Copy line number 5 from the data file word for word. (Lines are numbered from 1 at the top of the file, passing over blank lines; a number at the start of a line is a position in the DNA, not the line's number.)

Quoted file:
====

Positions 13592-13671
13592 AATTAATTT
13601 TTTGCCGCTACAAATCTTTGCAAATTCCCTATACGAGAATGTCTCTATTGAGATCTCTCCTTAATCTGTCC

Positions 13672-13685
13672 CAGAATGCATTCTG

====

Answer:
13672 CAGAATGCATTCTG